The Register-Herald, Beckley, West Virginia


September 28, 2013

Senator proposes seceding from nation of education

From The Back Porch column

State Sen. Daniel Hall from Wyoming County is brilliant; he agrees with me on standardized testing.

He said Wednesday that he favors eliminating standardized testing as reported Thursday in this newspaper. His rationale is that money saved from the expense of testing could be used to increase teacher salaries.

“I think there are ways we can give them the raise they deserve without increasing taxes,” he said to reporter Mannix Porterfield.

“They spend 18 days a year just taking tests,” he said of state students.

“They don’t do science, social studies and civics — all the subjects that should be taught early on. Fifth-graders in some schools are just now being exposed to science and social studies. It’s not the teachers’ fault. They want to teach and they can’t.”

Teachers have told me that testing has removed a lot of the creativity from their classrooms because they are so focused and obsessed on teaching the test.

At the college level, I see students who act as if their worlds will end if they fail a quiz. They have been conditioned to consider themselves failures because of a score. They are focused on a grade, not on learning.

What Hall is proposing is that West Virginia secede from the nation of education. Folks on this side of the mountains aren’t new to the notion; we seceded from Virginia about 150 years ago so we could un-secede from the Union.

Maybe that would get Washington’s attention. After all, the right to an education is in the state constitution, not the federal one.

Arizona has nearly seceded from the Union on immigration. Enough of these mini-revolutions could be the wake-up call the Beltway needs.

But I doubt it. And I doubt Hall’s idea will get very far. What he failed to articulate is state schools’ dependence on federal money.

The feds subsidize the education of special needs students — covered by Public Law 94-142 — and the school lunch program, also a federal law, and the education of at-risk students, which is federal Title I law. There’s no getting around the dependence on federal dollars to provide money for programs, teachers, aides, bus drivers, etc., to serve the populations protected by those federal laws.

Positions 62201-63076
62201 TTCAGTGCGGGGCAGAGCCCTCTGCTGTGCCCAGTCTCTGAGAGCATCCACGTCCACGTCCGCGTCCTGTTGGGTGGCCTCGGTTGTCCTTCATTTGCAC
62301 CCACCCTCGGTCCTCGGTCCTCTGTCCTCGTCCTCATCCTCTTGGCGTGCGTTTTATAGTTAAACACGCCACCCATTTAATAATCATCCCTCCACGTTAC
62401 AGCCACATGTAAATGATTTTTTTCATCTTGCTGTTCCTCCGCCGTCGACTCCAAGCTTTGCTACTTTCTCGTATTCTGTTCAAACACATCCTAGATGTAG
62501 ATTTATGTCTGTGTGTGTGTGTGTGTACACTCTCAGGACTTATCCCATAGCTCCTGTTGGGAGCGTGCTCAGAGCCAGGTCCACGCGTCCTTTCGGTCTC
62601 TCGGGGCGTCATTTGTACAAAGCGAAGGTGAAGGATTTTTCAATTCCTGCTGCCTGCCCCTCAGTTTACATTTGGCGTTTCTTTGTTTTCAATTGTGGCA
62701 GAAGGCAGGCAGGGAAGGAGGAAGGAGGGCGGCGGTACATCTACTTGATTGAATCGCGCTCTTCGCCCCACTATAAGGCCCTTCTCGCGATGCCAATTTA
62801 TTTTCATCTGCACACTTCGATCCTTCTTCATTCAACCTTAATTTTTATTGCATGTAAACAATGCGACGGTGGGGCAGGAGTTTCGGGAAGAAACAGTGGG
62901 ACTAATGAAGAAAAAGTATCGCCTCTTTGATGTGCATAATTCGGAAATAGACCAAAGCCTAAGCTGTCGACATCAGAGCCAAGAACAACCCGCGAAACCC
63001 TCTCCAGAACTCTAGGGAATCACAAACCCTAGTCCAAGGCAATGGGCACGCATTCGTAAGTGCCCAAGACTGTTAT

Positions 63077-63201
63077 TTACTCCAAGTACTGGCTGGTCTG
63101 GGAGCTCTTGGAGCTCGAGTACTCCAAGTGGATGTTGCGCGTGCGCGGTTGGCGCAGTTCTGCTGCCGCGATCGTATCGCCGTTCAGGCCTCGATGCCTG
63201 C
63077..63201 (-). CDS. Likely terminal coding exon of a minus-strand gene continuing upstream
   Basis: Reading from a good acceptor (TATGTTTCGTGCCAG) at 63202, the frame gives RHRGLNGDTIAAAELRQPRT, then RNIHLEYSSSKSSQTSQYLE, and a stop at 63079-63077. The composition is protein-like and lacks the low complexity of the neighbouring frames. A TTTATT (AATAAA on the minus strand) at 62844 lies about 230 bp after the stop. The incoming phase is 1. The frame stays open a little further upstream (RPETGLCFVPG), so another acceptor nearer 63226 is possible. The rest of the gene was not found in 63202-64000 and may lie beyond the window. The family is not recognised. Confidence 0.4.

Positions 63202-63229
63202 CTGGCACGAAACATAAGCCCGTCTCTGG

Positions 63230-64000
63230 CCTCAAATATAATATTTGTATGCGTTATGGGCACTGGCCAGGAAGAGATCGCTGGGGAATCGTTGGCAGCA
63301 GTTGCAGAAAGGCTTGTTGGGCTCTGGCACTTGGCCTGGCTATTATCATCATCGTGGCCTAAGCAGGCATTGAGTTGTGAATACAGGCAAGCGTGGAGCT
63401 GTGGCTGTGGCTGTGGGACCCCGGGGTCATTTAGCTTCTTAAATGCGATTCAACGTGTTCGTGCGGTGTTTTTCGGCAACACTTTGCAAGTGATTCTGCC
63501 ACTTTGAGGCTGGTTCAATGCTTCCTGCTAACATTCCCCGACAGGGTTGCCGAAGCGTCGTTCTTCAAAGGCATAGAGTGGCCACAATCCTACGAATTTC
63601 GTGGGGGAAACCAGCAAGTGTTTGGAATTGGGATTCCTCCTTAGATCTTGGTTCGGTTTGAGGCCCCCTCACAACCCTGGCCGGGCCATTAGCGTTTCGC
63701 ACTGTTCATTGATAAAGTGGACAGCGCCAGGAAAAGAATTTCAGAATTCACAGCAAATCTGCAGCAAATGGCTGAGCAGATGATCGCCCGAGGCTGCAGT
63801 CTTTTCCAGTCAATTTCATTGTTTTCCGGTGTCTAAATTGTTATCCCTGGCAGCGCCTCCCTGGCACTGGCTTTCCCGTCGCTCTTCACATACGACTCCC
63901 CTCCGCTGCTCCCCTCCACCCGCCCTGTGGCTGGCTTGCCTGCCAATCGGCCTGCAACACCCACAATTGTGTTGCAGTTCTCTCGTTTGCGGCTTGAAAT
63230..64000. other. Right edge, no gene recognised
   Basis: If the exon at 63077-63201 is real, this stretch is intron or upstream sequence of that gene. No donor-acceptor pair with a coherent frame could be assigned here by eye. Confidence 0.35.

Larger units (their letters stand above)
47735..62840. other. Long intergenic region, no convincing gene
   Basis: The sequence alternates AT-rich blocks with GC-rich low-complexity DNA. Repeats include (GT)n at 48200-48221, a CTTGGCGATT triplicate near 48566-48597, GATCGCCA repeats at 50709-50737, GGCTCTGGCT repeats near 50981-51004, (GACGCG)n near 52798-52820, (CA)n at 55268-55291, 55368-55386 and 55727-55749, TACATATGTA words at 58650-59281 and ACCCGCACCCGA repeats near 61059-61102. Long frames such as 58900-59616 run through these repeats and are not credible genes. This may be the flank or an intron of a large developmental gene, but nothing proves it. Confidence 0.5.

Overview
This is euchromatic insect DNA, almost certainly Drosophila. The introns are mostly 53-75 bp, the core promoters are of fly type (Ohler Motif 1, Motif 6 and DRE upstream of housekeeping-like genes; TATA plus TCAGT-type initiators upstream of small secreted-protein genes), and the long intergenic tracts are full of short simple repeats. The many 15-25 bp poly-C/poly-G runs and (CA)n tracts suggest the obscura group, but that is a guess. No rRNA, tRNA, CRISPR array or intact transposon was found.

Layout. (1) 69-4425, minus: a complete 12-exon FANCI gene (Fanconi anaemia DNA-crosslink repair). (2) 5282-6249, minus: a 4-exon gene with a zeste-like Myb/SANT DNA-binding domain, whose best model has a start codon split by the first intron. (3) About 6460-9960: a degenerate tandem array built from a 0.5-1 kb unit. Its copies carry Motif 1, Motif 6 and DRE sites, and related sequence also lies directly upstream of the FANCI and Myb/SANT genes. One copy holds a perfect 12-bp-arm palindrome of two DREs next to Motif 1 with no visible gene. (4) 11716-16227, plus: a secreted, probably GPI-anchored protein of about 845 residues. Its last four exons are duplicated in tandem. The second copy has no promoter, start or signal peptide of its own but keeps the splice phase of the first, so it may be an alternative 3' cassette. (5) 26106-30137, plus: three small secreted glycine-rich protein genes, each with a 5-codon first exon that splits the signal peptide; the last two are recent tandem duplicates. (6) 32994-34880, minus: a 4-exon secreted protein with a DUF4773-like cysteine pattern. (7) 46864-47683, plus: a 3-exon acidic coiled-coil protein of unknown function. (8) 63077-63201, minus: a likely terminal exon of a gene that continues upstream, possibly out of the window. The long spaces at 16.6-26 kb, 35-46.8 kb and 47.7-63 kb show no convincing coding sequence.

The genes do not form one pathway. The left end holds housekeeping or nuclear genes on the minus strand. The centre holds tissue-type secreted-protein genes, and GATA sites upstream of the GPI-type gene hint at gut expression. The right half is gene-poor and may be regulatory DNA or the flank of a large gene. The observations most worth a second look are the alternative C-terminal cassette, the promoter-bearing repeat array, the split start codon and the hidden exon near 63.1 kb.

And the thing that yells most loudly in the U.S. Department of Education is standardized test scores. It is the biggest tail in the country that wags the smallest dog.

I’d like to believe that one day this country would get out of the testing business that benefits few beyond those who make money from the testing industry. I’d like to believe that teachers could have some academic freedom to emphasize the things they know children will need to know in this world. I’d like to believe those 18 days could be used for fun, creative activities that would be more meaningful to students than learning how to completely fill in ovals on a bubble sheet.

I’ll keep on believing because the alternative is too depressing.

Sen. Hall, if you can find a way to rid the state of standardized testing without doing more damage to schools, I’ll back you all the way to the U.S. Capitol.

May the three R’s be with you.

— Young is a Register-Herald columnist. E-mail:

© 2013 by Nerissa Young

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